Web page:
Ex-Cricket SA CEO Thabang Moroe to spill the beans at transformation hearings
Erstwhile Cricket South Africa (CSA) CEO Thabang Moroe has confirmed he has made a submission and will testify at the organisation’s transformation inquiry hearings.
Moroe played cricket for Gauteng from a young age and eventually ended up in administration.
He went on to rise through the ranks to become provincial president of the Gauteng Cricket Board‚ which is now called Central Gauteng Lions, in 2014‚ and his star continued to rise from there on.
Two years later in 2016‚ Moroe was elected CSA vice-president and a year later in September 2017‚ was appointed as acting CEO at the young age of 34.
Moroe was given the CEO’s job on a full-time basis‚ on a three-year contract‚ in July 2018.
He was suspended in December 2019 after allegations of misconduct.
Moroe’s disciplinary hearing only started five months after his paid suspension and he was subsequently dismissed in August last year.
Moroe has never personally spoken to the media since his suspension but on Tuesday‚ during Robert Marawa’s Marawa Sport Worldwide show‚ the former CSA boss called in.
Marawa was talking to former Gauteng cricketer Sonnyboy Letshela when Moroe phoned in.
Letshela‚ who played for Soweto for a decade before securing a contract with Gauteng in the late 90s‚ was reliving the racism and discrimination he faced during his playing days when Moroe called.
Letshela testified at the CSA transformation hearings last week. Letshela‚ aged 17‚ was wrongly accused of stealing Sachin Tendulkar’s bat during a tour of India.
Letshela was telling Marawa the story of how he tried to commit suicide while playing in England as a result of the Tendulkar saga.
“What Sonnyboy is saying is true in terms of how he was treated in cricket‚” Moroe said on the daily SABC radio sports show which is simulcast on Metro FM and Radio 2000 from 6 to 7.30pm.
“I was his junior and we grew up witnessing such treatment of our people and when we got into higher positions we also got treated the same way.
“Having grown in cricket all the way to the most senior office of cricket‚ I saw how systematic it has become.”
Moroe spoke about how black African players’ bowling actions‚ behaviour and temperament would be called into question just before announcements of Proteas World Cup squads.
“I can tell you about the experiences that I have witnessed in Sonnyboy’s case‚ who was literally worked out of cricket‚” Moroe said.
“In my humble opinion‚ Sonnyboy is one of the most talented‚ if not the most talent black African I have seen play cricket.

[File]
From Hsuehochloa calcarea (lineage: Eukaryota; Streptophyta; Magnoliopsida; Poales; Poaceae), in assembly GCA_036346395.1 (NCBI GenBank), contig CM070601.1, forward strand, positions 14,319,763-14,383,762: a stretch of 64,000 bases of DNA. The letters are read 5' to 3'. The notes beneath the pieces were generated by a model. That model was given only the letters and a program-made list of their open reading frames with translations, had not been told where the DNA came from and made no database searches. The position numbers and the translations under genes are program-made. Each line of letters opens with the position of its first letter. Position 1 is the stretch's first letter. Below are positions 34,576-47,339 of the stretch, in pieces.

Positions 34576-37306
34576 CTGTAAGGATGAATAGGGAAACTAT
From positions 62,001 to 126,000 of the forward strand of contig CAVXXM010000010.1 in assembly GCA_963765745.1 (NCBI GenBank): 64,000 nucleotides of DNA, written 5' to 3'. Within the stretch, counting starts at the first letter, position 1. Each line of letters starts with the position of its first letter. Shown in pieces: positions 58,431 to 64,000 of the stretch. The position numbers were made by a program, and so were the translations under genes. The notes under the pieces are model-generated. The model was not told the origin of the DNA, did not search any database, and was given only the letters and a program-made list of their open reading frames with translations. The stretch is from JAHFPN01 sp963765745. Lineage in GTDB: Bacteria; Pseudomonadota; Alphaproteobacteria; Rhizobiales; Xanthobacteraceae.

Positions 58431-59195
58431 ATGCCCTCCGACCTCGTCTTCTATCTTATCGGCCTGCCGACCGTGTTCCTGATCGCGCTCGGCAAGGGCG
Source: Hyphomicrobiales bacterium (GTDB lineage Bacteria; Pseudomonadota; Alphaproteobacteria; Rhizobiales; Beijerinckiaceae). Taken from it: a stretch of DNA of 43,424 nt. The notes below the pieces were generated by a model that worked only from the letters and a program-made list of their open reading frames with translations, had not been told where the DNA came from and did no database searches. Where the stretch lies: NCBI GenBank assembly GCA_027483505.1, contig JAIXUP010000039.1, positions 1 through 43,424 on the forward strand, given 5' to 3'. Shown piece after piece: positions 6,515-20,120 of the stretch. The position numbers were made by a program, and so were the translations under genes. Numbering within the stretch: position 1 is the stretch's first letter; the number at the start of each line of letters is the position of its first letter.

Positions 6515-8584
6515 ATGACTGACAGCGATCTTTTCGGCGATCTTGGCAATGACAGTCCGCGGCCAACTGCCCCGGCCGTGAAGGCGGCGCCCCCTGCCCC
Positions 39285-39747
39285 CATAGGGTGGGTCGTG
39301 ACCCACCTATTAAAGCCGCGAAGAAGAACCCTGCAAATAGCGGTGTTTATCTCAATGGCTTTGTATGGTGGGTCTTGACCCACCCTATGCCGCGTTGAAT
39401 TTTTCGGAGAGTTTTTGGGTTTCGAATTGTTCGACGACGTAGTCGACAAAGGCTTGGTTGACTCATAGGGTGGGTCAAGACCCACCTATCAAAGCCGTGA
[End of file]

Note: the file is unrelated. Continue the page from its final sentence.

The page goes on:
“I thought that Sonnyboy‚ straight out of high school‚ would walk straight into the national team. But I mean‚ even making the provincial team‚ was that much tougher for him.”
Moroe said he would tell all during his testimony‚ including a period where he said there were people who opposed Kagiso Rabada’s inclusion in the Proteas squad as teenager.
“There are things that the public does not know‚ that we had to fight for Kagiso Rabada to play.”
Rabada‚ who is now 26‚ made his Proteas debut in 2014 when he was 19 and is currently on tour in Ireland with the national team.
“We were told Kagiso is too young and he needs to be given time to mature. We had to fight for Kagiso to play.
“Today he is a world beater and people carry on like they never at some point tried to block his way‚” Moroe said.
Moroe was then asked if he would appear at the hearings or not.
“Yes‚ you are going to have me at the SJN testifying, but not only testifying but also to poke holes in how certain things are being done and obviously to give the truth to the public‚” Moroe said.
He said he would spill the beans‚ including how current CSA director of cricket Graeme Smith was appointed‚ but did not provide the date and time.
“People just know what they have been told by the media. They don’t know the facts of what has happened at CSA.
“They don’t know the facts around the hiring of Graeme Smith.”
The now 35-year-old Moroe said the testimony given by former CSA board member Dr Eugenia Kula-Ameyaw was “the truth”.
Smith’s appointment as CSA director of cricket came under the spotlight last week at the hearings.
“I mean Dr Eugenia Kula-Ameyaw came on your show about a week or so ago‚ and she spoke about the facts of how everything did actually happen‚ which is actually the truth.”
The CSA transformation inquiry hearings were established to investigate racial discrimination within the organisation‚ and to recommend remedial action.
Moroe said he has his doubts that the new CSA majority independent board would fully and willingly implement recommendations and remedial action.
“It would be interesting to see what the new board is going to do about matters that are going to come out.
“I have my reservations, but when I do come to your show I will tell you why I have my reservations. Remember to ask me that question.”